The seed metaphor is sown early in music education! In spite of the changes brought by the modernism and avant-garde revolutions, the organic principle has been still valid in many composers and authors during the 20th and 21st centuries.
It is not anymore understood as introduccih of the tonal language nor linked to traditional forms but reduced to organization principles to ensure the unity of the whole work, which also imply a linear conception with a beginning, a climax and an end.
The overall shape mentioned by this introdyccin is what Fields calls dramatic shape. This idea comes from the dramatic structure used in theatre analysis but applied to music. The above cited authors from the 20th and filksofa centuries agree in 1 the idea of unity and homogeneity inrtoduccin a musical work by introdccin of some basic material; and in that 2 it has to possess a logical structure and has to develop in time towards a certain goal. This can be considered the present view of rkwell organic form.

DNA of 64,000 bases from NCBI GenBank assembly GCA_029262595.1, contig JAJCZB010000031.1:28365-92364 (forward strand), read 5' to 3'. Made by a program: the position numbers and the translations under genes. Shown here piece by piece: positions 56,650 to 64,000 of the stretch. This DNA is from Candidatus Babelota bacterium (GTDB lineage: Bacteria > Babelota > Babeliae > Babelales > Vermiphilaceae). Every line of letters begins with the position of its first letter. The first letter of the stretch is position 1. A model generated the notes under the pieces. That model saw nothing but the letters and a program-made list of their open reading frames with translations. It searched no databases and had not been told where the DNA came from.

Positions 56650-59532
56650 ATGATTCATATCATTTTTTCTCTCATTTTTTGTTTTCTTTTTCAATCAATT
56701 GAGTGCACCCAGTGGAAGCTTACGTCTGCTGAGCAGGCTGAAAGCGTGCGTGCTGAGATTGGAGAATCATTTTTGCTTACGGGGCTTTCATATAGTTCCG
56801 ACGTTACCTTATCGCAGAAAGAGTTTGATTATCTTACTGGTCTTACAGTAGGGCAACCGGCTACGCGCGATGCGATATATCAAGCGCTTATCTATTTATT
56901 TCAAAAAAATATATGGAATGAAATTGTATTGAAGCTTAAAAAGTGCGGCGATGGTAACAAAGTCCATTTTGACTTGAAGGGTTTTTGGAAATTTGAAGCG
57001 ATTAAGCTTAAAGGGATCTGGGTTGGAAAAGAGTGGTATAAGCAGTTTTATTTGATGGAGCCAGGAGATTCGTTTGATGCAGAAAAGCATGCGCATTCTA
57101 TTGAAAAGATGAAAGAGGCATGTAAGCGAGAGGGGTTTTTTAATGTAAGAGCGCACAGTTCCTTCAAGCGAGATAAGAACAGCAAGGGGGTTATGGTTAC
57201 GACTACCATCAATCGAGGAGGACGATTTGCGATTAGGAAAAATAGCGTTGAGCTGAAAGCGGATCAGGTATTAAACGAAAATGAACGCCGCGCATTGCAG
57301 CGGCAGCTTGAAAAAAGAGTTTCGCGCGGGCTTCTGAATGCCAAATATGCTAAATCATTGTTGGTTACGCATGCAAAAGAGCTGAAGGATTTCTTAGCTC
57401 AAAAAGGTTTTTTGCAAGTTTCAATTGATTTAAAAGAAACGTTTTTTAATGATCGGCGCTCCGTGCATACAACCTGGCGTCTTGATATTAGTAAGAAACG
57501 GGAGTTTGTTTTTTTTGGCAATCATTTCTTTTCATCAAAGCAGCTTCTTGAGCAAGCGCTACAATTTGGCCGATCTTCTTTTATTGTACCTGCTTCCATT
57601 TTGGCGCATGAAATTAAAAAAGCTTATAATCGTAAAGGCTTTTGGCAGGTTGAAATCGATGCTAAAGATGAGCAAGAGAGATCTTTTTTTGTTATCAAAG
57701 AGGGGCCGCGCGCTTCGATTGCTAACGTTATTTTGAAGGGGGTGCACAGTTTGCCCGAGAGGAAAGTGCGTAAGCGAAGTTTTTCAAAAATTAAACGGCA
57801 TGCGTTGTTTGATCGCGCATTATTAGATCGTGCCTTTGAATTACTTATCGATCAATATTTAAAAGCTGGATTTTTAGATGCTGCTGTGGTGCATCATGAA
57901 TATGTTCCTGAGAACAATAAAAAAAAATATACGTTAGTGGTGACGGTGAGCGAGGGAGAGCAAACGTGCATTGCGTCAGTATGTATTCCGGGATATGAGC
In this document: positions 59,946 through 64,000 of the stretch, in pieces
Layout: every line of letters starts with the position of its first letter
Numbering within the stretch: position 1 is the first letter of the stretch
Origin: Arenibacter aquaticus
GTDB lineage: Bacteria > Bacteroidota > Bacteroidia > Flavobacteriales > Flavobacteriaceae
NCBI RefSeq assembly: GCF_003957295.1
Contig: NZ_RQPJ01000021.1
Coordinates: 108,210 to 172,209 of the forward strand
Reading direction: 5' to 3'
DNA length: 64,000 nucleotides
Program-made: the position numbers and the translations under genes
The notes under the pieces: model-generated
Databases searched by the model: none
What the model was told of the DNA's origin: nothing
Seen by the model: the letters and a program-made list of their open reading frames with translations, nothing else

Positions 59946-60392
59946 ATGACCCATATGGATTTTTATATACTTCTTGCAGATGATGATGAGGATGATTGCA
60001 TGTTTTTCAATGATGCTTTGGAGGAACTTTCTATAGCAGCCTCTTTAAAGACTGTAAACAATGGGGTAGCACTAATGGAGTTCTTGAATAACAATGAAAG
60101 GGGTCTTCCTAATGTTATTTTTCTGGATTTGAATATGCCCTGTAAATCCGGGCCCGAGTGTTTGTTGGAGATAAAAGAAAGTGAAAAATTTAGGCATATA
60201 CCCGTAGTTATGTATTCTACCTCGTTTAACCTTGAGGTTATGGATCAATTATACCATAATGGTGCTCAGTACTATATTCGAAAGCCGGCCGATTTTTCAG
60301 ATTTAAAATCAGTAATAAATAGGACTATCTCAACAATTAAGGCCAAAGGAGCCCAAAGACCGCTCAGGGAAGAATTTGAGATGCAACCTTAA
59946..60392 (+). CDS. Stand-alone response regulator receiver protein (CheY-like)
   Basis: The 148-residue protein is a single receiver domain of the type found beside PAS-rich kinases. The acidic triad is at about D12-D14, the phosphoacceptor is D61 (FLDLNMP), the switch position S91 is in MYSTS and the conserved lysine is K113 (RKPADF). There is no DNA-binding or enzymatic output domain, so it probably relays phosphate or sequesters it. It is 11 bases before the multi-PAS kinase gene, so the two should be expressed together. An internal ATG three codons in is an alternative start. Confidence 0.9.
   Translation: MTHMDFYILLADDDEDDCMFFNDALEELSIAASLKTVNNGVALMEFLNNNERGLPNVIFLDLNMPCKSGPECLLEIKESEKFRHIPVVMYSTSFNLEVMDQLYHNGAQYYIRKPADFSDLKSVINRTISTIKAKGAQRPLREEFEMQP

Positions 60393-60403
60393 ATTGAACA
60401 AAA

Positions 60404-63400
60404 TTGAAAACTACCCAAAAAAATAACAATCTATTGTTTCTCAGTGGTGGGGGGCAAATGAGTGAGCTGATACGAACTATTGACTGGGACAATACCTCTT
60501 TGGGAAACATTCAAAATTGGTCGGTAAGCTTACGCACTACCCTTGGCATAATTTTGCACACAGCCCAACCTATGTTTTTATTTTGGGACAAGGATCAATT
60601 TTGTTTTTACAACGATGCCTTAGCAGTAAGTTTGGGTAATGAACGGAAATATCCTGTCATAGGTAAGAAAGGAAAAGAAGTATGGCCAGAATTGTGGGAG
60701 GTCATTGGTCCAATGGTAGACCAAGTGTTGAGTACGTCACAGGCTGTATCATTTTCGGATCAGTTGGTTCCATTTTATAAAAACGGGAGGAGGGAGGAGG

Non-organic ideas of form The organic principles of form, being so related to tonal music, started to be considered somewhat suspicious by the composers looking for new ways of expression at the end of the 19th century. The new conceptions about time from Oriental cultures, which started to become fashionable towards the end of that century, were not supportive of the teleological trends of the ,a form.
Nevertheless, it can be found that he used tension-distension relationships similar to the dominant-tonic of the tonal system, but with different means.